This encounter I had with an older precious gentleman friend of mine reveals how the Yoruba, my Nigerian tribe, conceives of motherhood. My friend and I have known each other for many years and Dr. Lucas is now in his eighties. He visits the United States periodically and one evening after a lovely dinner, we walked the long hallway to his hotel room in some swank downtown Atlanta hotel. He had awful cataracts and would not have them removed until he finished writing his memoirs because he was scared of becoming blind as a result of the surgery. So, he wore these glasses that magnified his eyes a hundred times it seems like.

As we walked down this hallway, my arm in his arm to give him some support as his steps were somewhat wobbly, I talked about my regret of not having children. He stopped abruptly, under a chandelier of a thousand lights, and said these unforgettable words, “Don’t you remember? Iyabo, don’t you remember?” His eyes, reflecting the lights above his head, danced as they were magnified with solemnity, he turned towards me and said, “You do remember don’t you dear one?”

Puzzled, I stopped and turned to him and he grabbed both my hands in his. I said, “Remember, what?”

He whispered, “Don’t you remember that you told your children not to come? Don’t you remember that you told them that you loved them so much you did not them to come? You did not want them to come because this world is too wicked. You did not want them to experience any pain.”

My brow deepened into a frown as I did not fully understand what he was saying. Why were we whispering secrets in a hotel hallway, I thought?

His voice softened, and he gently yet passionately, he said, “You made the choice to protect them. Don’t you see? You are the best mother in the world.”

I was transported to another space and time. I imagined four little babies and me telling them, “The world is too wicked. I do not want you to experience any pain. Don’t come. I love you too much to see you suffer.” I imagined what that would have felt like to utter those words. My chest swelled with emotion as I tried to comprehend what my precious friend was telling me.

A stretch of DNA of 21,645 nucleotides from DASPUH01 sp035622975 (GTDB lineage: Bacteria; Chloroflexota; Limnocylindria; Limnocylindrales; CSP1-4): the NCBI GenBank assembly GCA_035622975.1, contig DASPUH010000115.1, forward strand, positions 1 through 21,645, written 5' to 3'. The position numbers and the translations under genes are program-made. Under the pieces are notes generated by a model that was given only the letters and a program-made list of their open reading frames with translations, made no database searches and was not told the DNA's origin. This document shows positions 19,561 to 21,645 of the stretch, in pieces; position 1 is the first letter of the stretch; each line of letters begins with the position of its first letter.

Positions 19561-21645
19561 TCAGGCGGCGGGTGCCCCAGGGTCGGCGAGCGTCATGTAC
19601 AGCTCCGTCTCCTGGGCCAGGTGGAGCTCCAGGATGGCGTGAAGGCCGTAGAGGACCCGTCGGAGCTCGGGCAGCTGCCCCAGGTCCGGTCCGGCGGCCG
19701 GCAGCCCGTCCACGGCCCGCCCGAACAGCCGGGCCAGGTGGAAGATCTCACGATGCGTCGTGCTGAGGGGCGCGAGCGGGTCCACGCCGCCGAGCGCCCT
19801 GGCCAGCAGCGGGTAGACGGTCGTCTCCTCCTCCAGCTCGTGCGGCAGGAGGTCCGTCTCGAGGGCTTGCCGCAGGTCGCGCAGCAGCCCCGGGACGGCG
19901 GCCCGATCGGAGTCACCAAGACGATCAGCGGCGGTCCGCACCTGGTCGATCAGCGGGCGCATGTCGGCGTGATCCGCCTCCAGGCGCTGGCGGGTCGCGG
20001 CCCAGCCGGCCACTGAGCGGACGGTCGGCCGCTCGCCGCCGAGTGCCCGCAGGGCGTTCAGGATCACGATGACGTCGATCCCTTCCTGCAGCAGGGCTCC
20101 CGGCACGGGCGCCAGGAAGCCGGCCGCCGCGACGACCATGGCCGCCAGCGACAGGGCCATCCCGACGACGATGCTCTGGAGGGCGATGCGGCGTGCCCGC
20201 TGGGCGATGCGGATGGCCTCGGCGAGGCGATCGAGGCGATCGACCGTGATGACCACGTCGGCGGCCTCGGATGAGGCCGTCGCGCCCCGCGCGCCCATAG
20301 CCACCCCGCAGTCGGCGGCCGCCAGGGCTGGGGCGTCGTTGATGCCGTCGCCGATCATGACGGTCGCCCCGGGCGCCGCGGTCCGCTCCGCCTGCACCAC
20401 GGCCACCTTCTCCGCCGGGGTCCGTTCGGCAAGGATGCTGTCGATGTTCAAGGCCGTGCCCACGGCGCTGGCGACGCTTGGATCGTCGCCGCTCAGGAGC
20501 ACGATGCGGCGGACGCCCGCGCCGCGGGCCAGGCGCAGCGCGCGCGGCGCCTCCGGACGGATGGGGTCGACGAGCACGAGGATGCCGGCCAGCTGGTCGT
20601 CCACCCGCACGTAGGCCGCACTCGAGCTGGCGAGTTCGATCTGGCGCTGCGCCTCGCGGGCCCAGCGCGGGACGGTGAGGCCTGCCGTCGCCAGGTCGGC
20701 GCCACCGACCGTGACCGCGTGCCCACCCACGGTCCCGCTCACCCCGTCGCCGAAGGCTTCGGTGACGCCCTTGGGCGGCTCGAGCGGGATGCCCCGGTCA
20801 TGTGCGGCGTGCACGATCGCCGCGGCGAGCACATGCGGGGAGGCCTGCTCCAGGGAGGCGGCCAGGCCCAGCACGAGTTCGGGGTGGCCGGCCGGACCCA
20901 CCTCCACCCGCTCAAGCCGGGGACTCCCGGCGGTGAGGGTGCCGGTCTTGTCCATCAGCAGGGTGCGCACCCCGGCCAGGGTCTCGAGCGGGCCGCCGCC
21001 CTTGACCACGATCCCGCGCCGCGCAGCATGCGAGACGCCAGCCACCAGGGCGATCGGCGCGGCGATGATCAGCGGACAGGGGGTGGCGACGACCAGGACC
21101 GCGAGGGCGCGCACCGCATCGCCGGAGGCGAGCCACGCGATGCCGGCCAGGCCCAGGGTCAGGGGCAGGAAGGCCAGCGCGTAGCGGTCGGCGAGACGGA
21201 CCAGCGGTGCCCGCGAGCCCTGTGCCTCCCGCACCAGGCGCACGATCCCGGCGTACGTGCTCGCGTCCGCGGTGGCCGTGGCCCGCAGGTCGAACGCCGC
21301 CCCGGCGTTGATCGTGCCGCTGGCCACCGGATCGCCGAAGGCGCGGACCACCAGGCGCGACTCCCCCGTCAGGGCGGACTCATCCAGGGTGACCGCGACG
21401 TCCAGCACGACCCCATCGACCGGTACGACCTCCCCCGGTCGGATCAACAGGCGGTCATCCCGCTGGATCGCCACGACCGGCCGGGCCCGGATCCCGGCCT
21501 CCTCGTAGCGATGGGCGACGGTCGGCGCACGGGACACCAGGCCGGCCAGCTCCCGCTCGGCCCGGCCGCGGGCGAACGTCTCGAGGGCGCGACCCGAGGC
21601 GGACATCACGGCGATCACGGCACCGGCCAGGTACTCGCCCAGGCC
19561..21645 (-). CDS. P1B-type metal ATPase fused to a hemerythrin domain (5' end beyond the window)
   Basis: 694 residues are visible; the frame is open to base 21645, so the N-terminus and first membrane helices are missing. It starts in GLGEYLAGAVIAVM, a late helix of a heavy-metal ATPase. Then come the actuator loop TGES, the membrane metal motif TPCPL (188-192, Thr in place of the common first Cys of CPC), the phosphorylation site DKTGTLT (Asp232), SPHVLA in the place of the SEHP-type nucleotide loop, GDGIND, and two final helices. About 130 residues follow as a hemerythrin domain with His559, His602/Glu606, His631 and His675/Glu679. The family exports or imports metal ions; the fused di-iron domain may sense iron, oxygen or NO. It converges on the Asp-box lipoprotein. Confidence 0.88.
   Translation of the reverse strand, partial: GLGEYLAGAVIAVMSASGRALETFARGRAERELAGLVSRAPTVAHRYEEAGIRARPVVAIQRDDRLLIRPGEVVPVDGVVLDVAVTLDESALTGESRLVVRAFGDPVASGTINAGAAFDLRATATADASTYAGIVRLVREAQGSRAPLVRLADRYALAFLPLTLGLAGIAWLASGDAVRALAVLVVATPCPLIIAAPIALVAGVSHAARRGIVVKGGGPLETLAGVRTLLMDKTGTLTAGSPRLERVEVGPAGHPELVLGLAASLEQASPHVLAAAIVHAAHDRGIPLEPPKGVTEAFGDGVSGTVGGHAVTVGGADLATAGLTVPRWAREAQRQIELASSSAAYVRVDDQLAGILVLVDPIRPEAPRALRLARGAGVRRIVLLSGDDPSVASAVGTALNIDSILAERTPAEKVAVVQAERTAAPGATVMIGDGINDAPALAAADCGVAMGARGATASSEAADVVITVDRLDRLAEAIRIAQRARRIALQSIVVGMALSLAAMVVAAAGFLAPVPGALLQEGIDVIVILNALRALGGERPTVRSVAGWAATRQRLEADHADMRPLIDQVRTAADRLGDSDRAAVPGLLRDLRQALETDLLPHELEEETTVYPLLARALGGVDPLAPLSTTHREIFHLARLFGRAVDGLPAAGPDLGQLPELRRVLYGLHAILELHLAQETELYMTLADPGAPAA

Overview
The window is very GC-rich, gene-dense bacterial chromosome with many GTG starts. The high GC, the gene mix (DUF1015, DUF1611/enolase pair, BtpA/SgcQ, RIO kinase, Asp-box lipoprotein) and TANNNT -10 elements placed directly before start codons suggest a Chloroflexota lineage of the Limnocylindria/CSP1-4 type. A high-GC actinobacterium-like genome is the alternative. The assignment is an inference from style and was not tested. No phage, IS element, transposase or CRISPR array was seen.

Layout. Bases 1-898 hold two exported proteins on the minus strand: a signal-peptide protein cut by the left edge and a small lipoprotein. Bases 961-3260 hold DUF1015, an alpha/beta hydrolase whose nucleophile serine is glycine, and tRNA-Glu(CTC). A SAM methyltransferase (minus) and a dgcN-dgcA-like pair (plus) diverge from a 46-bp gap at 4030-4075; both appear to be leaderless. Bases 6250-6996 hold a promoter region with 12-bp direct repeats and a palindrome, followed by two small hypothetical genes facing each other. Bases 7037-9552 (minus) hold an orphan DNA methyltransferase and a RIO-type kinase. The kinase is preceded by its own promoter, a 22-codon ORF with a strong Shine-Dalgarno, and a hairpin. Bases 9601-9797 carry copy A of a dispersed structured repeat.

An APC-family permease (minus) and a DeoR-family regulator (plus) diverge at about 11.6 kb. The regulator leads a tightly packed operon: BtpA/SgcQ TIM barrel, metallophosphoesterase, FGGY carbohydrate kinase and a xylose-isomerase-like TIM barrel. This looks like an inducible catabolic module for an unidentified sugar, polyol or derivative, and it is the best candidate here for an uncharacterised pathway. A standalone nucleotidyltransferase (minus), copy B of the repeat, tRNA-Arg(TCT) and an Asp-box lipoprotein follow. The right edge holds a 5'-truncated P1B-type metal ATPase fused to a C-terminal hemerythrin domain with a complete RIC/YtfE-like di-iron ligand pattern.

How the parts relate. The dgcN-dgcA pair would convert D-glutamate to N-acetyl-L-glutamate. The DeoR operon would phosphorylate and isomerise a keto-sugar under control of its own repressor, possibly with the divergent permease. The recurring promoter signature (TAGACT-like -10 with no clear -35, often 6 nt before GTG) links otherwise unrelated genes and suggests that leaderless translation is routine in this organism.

As tears welled up in my eyes, I shook my head, still trying to understand this otherworldly conversation. My old friend said, “This is how the Yoruba [tribe] treat women who do not bear children and because you made the ‘choice’ to not have children, you are not only the best mother in the world, but you become the mother of all the children. You have the most children of all women because you love children more than anyone else.”

We resumed our walk down the hallway in silence as I fought tears. At his door, he patted me on the back, gave me a hug and a kiss on the cheek. He was so frail, I wondered if I would ever see him again. I took deep breaths and pulled those tears back. We said our goodbyes. I expressed gratitude for his healing words.

I walked back to the elevator alone and saw a two-seater sofa in the hallway, I sat down heavily in it and wondered what just happened. I experienced cognitive dissonance. Dr. Lucas was a man of science, not given to sentiment. Yet, I knew his words were powerful as they touched a place in me that I had never explored.

Now, the tears flowed freely.  I cried tears that I did not know existed within me. The depth of those tears was profound. My cells wept. My grief wept. Even my womb wept. I felt angelic presences around me and I tasted my tears knowing that the extra saltiness was regret leaving my body.

It was only for a few minutes but when I was done, I was done. When I got up, I straightened my skirt out, took a deep breath, stood tall, and felt a wave of pride come over me. “I am a wonderful mother,” I muttered under my breath. “I’ve got lots of babies!”

By the time I got to my car, I had a smile on my lips.